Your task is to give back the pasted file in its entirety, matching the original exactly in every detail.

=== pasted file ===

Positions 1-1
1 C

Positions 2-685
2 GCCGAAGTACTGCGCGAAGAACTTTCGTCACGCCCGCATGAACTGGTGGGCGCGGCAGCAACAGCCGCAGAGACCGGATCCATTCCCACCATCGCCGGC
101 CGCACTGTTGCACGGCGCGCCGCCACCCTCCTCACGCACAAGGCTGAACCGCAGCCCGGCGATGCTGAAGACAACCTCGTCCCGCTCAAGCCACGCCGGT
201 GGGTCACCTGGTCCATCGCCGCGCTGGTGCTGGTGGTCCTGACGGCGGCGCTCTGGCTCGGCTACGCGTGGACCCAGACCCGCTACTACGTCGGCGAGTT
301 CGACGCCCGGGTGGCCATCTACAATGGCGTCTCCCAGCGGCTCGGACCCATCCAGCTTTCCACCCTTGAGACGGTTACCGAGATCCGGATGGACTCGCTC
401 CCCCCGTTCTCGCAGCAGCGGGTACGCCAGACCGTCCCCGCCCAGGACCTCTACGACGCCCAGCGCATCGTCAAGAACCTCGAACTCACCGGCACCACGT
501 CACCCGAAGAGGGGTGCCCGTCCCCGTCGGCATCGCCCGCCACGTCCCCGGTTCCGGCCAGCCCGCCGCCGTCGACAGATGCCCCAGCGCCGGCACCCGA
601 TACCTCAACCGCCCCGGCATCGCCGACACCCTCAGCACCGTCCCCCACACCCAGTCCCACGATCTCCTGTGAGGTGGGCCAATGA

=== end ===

Positions 1-1
1 C

Positions 2-685
2 GCCGAAGTACTGCGCGAAGAACTTTCGTCACGCCCGCATGAACTGGTGGGCGCGGCAGCAACAGCCGCAGAGACCGGATCCATTCCCACCATCGCCGGC
101 CGCACTGTTGCACGGCGCGCCGCCACCCTCCTCACGCACAAGGCTGAACCGCAGCCCGGCGATGCTGAAGACAACCTCGTCCCGCTCAAGCCACGCCGGT
201 GGGTCACCTGGTCCATCGCCGCGCTGGTGCTGGTGGTCCTGACGGCGGCGCTCTGGCTCGGCTACGCGTGGACCCAGACCCGCTACTACGTCGGCGAGTT
301 CGACGCCCGGGTGGCCATCTACAATGGCGTCTCCCAGCGGCTCGGACCCATCCAGCTTTCCACCCTTGAGACGGTTACCGAGATCCGGATGGACTCGCTC
401 CCCCCGTTCTCGCAGCAGCGGGTACGCCAGACCGTCCCCGCCCAGGACCTCTACGACGCCCAGCGCATCGTCAAGAACCTCGAACTCACCGGCACCACGT
501 CACCCGAAGAGGGGTGCCCGTCCCCGTCGGCATCGCCCGCCACGTCCCCGGTTCCGGCCAGCCCGCCGCCGTCGACAGATGCCCCAGCGCCGGCACCCGA
601 TACCTCAACCGCCCCGGCATCGCCGACACCCTCAGCACCGTCCCCCACACCCAGTCCCACGATCTCCTGTGAGGTGGGCCAATGA